I just cancelled my DirecTV subscription. There's a long string of archived posts that mention DirecTV in some form or another, primarily centered around them turning on the MPEG-4 HD streams for many of the "basic cable" channels, such as the one formerly know as SciFi, USA and so forth. You can search the blog for "DirecTV" if you'd like to see the nitty-gritty. As you can see from the archives I was pretty enthusiastic about DTV back then, and was willing to sign a two year contract to get my hands on the HD-20 DVR that would store these HD signals. I don't regret that but a lot can change in two years. I realized over the past few months that easily 95% of the programming we watched was coming in from the antenna. The only things we used DTV for were the "basic cable channels" - Karin watches some things on USA, my science fiction programming on the channel with the stupid name and so forth. But here's the kicker: We were paying $80 a month to pretty much access three of our channels. That's stupid. Even worse, when I started looking I can find EVERY SHOW in question on either Hulu, iTunes, or some moderately janky "stream in a web browser" channel site. Hulu Desktop is producing ... well I wouldn't call it full HD quality but it's better than DVD in a lot of cases and seems to carry almost everything we lose. I'll watch something like Warehouse 13 in HD, but I have trouble selling that as worth let's say $10 or $20 a month. Meh. Hulu Desktop is good enough for so-so TV. So I bought a new "TiVo HD" unit and an external drive for it from Amazon. The pair costs less than $400 and give me over 150 hours of HD programming storage with a new generation TiVo receiver. It can record ABC flawlessly, which both of the older PVR's were still having trouble with as of a week ago. So you figure that will pay for itself in five months, maybe six or seven if I end up buying a lot of iTunes season passes. But so far it looks like a rooftop antenna, a TiVo, a computer hooked up to the TV, and Hulu Desktop are going to get us every show we used to watch, and they are going to do it for free. (OK, they are going to do it for the TiVo Guide fee, which works out to about $10 a month.) Hulu makes you watch a couple of ads, but it's not super-obnoxious about it. This is the future people. There's no reason to pay cable or satellite fees in most of the country if you own your rooftop. Used to be cable and later satellite were the only ways to get a decent picture, but the antenna is a better picture than DTV provided and it is much cheaper. When I talked to the customer service rep he kept stressing 200 channels, but I never watched 99% of those channels, so those don't count. Hulu lets you subscribe to shows and it just puts new episodes in your queue as they become available. Watch' em and they are automatically removed from the queue, so you can get a list that works an awful lot like Season Passes from TiVo. I've had Hulu Desktop on my system since it first came out but I was sort of stunned to start using it again this fall and see how far it's come. It's not bad, not bad at all. The biggest drawback is that it has limited number of series, or only the last three episodes or whatever, but that will all get better over time. The TV networks have no reason to prop up cable companies (except in cases where they are OWNED by cable companies of course, cough cough, too much deregulation, cough cough Rupert Murdoch), so I think this will improve fairly quickly. Especially if they ever realize that two unskippable ads in a Hulu stream is a better deal than dozens in a TV stream that I just blink right on past.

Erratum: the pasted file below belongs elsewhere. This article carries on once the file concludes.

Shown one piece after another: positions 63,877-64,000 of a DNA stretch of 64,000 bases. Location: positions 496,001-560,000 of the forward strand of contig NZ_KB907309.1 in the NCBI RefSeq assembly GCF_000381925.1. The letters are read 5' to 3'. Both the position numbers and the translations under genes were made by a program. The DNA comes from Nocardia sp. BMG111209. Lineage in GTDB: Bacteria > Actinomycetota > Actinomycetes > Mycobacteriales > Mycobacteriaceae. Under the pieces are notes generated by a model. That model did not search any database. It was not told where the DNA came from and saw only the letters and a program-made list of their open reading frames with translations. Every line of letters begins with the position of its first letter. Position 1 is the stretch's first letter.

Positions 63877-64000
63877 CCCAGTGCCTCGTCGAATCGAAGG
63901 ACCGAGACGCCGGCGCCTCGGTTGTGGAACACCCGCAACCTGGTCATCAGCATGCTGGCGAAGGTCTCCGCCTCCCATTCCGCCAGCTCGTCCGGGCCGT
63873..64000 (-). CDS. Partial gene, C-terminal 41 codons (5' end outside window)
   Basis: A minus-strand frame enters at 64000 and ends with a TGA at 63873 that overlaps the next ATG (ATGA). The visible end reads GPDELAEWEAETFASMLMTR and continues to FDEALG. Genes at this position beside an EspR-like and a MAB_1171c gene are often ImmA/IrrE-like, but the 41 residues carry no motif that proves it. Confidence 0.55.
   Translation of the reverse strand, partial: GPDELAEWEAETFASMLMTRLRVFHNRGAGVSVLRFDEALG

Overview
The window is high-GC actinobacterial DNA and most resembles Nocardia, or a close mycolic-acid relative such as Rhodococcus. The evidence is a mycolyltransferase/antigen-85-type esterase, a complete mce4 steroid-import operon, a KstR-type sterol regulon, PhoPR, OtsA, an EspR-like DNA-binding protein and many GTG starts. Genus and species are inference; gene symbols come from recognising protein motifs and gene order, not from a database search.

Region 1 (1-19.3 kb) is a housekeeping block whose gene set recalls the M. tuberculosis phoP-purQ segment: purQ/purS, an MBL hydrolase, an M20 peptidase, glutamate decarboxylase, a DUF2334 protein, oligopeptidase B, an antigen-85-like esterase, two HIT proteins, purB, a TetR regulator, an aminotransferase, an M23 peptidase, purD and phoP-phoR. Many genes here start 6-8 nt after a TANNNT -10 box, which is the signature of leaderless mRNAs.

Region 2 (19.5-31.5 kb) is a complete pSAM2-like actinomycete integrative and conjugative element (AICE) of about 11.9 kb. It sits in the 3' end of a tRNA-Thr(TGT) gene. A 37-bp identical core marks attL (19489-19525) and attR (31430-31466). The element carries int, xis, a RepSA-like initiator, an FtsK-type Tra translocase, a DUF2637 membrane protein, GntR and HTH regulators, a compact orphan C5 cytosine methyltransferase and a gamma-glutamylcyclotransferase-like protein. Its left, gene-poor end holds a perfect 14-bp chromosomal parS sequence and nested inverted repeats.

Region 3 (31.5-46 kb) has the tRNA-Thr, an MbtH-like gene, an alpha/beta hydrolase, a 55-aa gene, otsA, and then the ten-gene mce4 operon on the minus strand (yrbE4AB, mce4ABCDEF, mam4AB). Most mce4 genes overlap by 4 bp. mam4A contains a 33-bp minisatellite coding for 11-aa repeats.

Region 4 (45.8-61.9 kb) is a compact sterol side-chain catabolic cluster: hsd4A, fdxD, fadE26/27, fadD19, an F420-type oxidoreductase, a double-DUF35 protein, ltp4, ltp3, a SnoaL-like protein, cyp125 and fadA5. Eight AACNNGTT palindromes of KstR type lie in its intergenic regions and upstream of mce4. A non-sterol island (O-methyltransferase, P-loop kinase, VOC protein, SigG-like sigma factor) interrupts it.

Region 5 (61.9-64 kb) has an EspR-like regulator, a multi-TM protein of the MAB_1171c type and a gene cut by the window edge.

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Hah! Some notes on Mac Minis in the living room

Long term readers might remember when I first moved Horton (my Mac Mini) to the living room and specifically where I wrote:
The more subtle problem was this: when I turned off the display device connected to Horton, the machine went to sleep. You can wake it up if you hit a Bluetooth mouse or keyboard to wake it, but that’s not very useful for the remote situation. Turns out there is freeware called InsomniaX that fixes the problem like a charm. Run it and the Mini stays awake even with the TV off.
This turns out not to be true. This morning I upgraded Horton to Snow Leopard and I was doing a lot of screwing around with updating the web server, making sure SSL was working, blah, blah, it was even boring when I was doing it, blah. Got up to the point where everything was running but the sleep-stopper InsomniaX. I had also been working with my laptop and suffering through the "Man I really need to pair the Harmony to it stops controlling my laptop as well" sort of drills - I'd push a button on the remote and both computers would respond, that sort of thing. This was aggravated by the "Activity" macro for Horton has always started playing music automatically. I've meant to fix it, but never gotten around to hauling out the software and working on it. So I figured while I was messing around I'd look at that as well. ANYWAY, InsomniaX is supposed to be Snow Leopard compatible but it froze every time I ran it. And while I was trying various things I switched away from the TV display of Horton and noticed that my laptop threw up a screen of a remote emitting little cartoon Zs and then it went to sleep. Whaaa? Has the Harmony remote been putting Horton to sleep all this time? Turns out that yes it has. You don't need InsomniaX, you just need to program the Harmony to leave the mini on all the time. (Also, the Harmony software now knows the mini remote codes, so that complaint I wrote before about needing to teach the commands is no longer valid - although it was at the time.) So yeah. Good to know.